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The State, Like the Elephant, Never Forgets, But It Sometimes Misplaces Things

Our Blog April 16th, 2021
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It was more than 30 years ago; you were young and just starting out in adult life.  You had a child and needed help those first few years and the state of Connecticut had programs to assist you, like aid to parents with dependent children.  It helped you when you needed a hand up and did not send you a bill at the time for that service.

Fast forward 30 years, you are now employed with a good job.  You have gotten no help from the state since 1990.  You get into a car accident. You are about to settle.  Your lawyer gets a letter from the State saying you owe money to pay back for that past help.  What is going on here?  Can the state charge me for that money frodecades ago?   Are there any limits on what they can collect?

The state has the power to look up insurance claims and compare them to their lists of people who have gotten money from the state. This could be for public assistance (Welfare); care or support with either the Departments of Social Services, Corrections, Mental Health and Addiction Services, Developmental Services or Children and Families.  They can even charge you for the cost of your spending time in jail.  They can place a lien on your case for any charges going back to 1968 and these charges never expire.

While the state can do this, there are 2 important limitations.  First, they must tell the attorney about the lien before you get the money.  This must be done prior to you receiving the final check.  Second, the most that the state can recover from your case (except for medical bills related to your case and unpaid child support payments, which are both entitled to 100% payment) is 50% of whatever you would have received if there had been no lien, after legal fees, medical bills, and case expenses (net recovery).”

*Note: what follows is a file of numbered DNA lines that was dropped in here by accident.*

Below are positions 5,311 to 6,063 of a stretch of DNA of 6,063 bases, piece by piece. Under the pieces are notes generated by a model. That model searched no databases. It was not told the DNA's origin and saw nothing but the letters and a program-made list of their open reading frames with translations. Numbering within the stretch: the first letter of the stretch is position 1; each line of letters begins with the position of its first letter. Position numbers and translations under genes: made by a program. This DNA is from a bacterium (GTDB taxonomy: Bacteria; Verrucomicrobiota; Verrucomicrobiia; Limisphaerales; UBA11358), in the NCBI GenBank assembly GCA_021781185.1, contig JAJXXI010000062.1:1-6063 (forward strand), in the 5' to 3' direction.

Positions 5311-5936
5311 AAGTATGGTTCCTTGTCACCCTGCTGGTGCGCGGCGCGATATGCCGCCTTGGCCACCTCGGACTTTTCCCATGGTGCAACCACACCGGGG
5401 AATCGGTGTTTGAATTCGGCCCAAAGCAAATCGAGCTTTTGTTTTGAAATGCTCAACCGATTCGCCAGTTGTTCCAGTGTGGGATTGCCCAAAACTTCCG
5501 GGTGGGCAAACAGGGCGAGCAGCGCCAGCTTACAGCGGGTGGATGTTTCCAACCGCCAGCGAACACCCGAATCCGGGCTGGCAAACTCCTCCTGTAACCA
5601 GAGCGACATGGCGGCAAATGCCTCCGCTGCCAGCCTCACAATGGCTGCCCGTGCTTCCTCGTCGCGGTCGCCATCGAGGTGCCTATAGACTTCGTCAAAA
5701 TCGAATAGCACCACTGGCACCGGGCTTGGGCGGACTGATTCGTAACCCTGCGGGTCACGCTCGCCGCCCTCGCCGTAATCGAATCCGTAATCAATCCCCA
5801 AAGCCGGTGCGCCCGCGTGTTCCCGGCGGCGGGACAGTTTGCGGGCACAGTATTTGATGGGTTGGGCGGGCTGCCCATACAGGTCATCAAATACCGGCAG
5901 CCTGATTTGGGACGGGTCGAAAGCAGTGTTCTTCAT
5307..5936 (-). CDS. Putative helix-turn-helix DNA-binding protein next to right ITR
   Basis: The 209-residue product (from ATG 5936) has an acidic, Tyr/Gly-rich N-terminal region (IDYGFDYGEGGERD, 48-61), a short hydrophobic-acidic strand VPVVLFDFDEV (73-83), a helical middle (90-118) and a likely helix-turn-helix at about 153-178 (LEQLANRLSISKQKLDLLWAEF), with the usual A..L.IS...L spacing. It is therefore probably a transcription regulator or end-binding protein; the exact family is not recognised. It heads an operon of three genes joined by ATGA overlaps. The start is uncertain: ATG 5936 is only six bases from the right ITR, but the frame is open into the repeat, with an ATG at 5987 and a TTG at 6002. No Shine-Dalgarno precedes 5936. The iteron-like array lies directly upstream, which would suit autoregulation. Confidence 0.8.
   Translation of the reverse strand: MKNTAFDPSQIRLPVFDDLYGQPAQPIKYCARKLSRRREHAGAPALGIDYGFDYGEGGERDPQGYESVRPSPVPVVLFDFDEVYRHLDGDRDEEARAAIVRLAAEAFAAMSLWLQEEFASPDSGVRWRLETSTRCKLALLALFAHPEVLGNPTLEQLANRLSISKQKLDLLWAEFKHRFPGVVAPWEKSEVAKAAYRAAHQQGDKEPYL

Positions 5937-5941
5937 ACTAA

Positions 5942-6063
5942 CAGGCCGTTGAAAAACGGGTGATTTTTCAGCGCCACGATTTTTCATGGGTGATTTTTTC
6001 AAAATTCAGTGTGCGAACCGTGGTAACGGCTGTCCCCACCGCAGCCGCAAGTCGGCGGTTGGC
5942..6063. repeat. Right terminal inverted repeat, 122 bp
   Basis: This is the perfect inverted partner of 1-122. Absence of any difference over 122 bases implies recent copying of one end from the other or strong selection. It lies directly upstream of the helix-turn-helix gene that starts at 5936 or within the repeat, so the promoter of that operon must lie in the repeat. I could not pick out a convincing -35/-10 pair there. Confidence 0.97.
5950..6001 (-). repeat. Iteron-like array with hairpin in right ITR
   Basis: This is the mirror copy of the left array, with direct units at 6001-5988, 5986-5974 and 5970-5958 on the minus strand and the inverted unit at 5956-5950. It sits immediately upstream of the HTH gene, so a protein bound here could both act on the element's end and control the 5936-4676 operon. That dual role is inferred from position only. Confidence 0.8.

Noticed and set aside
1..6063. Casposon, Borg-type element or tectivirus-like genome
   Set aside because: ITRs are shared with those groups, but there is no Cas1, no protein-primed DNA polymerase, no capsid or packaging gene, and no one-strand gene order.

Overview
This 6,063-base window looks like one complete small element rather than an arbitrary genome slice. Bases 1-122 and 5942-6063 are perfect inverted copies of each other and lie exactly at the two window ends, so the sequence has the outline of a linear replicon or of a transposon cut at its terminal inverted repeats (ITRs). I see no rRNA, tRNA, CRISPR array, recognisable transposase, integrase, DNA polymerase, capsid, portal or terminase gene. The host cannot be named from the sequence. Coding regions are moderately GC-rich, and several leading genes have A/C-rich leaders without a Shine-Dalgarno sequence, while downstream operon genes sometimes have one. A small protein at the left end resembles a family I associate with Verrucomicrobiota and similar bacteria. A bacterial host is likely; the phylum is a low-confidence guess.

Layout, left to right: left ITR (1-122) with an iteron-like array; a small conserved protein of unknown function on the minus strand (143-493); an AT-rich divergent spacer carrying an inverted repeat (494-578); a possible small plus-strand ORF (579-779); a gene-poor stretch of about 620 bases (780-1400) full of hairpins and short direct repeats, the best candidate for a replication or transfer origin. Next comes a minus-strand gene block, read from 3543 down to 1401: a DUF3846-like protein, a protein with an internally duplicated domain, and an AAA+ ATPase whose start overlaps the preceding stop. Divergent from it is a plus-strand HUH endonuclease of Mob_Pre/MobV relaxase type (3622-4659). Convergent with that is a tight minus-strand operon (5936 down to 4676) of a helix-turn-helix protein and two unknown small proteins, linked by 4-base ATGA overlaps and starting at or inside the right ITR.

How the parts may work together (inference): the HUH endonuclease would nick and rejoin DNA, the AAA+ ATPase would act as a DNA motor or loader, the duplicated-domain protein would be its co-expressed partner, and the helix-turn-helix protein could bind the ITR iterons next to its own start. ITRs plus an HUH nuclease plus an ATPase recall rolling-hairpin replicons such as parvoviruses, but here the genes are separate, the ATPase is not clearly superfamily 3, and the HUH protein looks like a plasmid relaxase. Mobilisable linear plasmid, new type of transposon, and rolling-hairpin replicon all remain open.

As an example, you have a $30,000 total settlement.  There is a $10,000 fee and $10,000 in medical bills.  That leaves you with a $10,000, net recovery.  If you had received $4,000 in public assistance in 1980 and the State failed to send your attorney a lien in time.  You get paid the whole $10,000.  If the state sends the lien in time, as the lien is less than 50% of the net, you pay the State $100% of what is owed.  You get $6,000. If instead you had received $5,010 in benefits the state is limited to $5,000.  You get $5,000.  Even if you had received $100,000 in benefits the most the State could get is the same $5,000.

The good news is that the State will never send you a bill for these charges that you will have to pay from your wages or savings (except for unpaid child support) However, if you get money from a source like a car accident, if the State finds out about it, even if you got it 30+ years ago, they could swoop down and get some, but maybe not all of it back.

Read 833 times Last modified on April 16th, 2021
Attorney Alan Zitomer

Attorney Alan Zitomer works closely with our litigation team by providing litigation support. He assists clients with issues relating to their health insurance, Medicare, ERISA, Title 19, and other types of insurance issues.

www.dresslerlaw.com/the-firm/alan-zitomer.html | This email address is being protected from spambots. You need JavaScript enabled to view it.

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